Section of the map below which gives a close-up of the Forties field & pipelines in Sea 2.

The first large find was also of gas, struck in the West Sole field, off the Yorkshire coast, by British Petroleum’s Sea Gem platform in September 1965, though celebrations were soon dampened when the rig sank three months later, with the loss of thirteen lives, in the North Sea’s first major disaster. By 1969 oil had been struck in the Montrose field east of Aberdeen, followed soon after by the giant Forties field in 1970 and the Brent field a year later. The system of licensing fees for exploration and royalties payable on gas and oil production provided an economic shot in the arm for a country which was struggling to restructure its traditional industries and facing increased competition from emerging industrial giants such as Japan. Production became even more profitable after the 1973 oil shock when the principal Middle Eastern oil-producing countries imposed oil embargoes in response to Western countries’ policies which they said favoured Israel in its struggle with the Palestinian Arabs. As oil importers sought alternative sources of supply, global prices rose and North Sea oil found new customers.

Large-scale map, showing the full extent of the North Sea oil fields.

By the time of the Queen’s Silver Jubilee, in 1977, North Sea Oil was coming ashore to the tune of more than half a million barrels a day, meeting a third of the country’s needs. Britain would be self-sufficient in oil by 1980 and already was in gas. Oil and gas were not the only new sources of power to be exploited in the sixties. A lonely stretch of coast near Leiston in Suffolk became the site of Britain’s second nuclear power station, built in the early 1960s. In 1966 power began surging out from the grey, cuboid plant into the national grid. By the mid-seventies, Sizewell’s five hundred and eighty thousand kilowatts were going a long way towards meeting the electricity needs of eastern England.

Sizewell Nuclear Power Station (2014)

Devaluation & Deindustrialisation:

But there were also disquieting signs that Britain was approaching an as yet undefined cultural and financial crisis. British economic growth rates did not match those of competitor states, and it was partly for this reason that Britain applied to join the European Economic Community, in 1961 and 1967, entry both times being vetoed by France.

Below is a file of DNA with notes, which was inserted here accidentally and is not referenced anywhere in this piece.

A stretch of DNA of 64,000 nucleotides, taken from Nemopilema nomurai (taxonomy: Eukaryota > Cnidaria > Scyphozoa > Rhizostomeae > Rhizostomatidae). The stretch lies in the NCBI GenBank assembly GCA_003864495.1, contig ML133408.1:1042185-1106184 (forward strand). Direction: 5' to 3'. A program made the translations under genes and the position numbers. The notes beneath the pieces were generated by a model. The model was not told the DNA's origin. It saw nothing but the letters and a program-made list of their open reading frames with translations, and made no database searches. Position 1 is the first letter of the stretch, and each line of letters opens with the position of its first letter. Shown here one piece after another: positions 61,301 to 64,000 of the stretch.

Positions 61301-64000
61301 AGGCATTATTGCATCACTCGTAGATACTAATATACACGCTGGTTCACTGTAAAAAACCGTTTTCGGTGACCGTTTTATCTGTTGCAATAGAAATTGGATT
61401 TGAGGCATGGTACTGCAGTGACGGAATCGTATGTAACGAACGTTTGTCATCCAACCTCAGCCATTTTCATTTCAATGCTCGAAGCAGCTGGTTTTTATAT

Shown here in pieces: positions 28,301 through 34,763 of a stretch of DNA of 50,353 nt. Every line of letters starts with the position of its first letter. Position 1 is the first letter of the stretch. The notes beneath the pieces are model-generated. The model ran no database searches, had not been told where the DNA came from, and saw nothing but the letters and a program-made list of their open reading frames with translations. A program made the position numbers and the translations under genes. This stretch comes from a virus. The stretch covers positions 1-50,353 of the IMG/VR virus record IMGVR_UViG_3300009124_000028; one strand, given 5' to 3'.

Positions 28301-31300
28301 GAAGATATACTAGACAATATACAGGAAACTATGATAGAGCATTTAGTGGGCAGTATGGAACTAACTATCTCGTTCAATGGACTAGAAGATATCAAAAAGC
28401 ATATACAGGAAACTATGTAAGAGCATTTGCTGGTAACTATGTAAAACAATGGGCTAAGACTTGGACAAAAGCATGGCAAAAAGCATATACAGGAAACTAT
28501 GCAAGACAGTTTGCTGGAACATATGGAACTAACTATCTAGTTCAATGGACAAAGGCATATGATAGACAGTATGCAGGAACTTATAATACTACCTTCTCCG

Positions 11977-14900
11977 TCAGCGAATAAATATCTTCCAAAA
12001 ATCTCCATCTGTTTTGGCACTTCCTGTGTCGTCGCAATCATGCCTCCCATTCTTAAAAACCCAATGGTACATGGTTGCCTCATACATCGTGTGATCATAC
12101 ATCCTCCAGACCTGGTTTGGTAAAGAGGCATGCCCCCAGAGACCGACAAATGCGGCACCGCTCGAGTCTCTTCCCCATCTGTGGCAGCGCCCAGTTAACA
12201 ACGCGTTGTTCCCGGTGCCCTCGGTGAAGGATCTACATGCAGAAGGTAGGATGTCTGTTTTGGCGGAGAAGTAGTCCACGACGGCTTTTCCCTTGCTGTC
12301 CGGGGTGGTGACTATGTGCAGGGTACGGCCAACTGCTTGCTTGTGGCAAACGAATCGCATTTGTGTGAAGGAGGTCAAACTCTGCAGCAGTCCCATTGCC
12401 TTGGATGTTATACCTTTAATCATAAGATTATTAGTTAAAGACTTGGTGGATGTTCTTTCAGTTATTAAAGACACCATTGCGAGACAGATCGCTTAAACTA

New kinds of industry, based largely on the revolution in electronics, came into being alongside the old, without displacing them. There was a shift in the patterns of skills, and of work, and the composition of the labour force, with more workers involved in clerical, highly skilled or service occupations. At the same time, more workers were pushed down into the unskilled ranks of mass production. They became more mobile again, pulled to where the jobs were. The pattern of regional decline in the older industrial areas and rapid, unorganised growth in the new areas began to re-emerge. In some areas and industries, the long-term pattern of continuity from one generation to the next persisted, while in other, newer areas, this continuity was broken.

Long-term changes patterns of employment, 1921-76.

Hitherto the social fabric across Britain had been kept intact, at least in part, because of high and advancing living standards for the population as a whole. But clear evidence mounted up in the late 1960s that increasing economic pressures were adding to new social tensions. Britain lurched from one financial expedient to another, with the frequent balance of payments crises and many runs on the pound sterling. Devaluation in 1967 did not produce any lasting remedy. Economically, the real problems of the decade arose from both the devaluation of the currency in November 1967 and the deterioration in industrial relations. Employment in manufacturing nationally declined, until it accounted for less than a third of the workforce by 1973. The income policy declared by the Wilson Government was hard to swallow for engineering workers who had long enjoyed the benefits of free collective bargaining and wage differentials. By way of contrast, employment in the service sector rose, so that by 1973, over half of all workers in the UK were employed in providing services. The map below shows both the long-term and regional character of the decline of the British manufacturing industries. The resulting mass unemployment hurt the old industries of the Northwest badly, but the job losses were proportionately as high in the Southeast and Midlands, where there were newer manufacturers.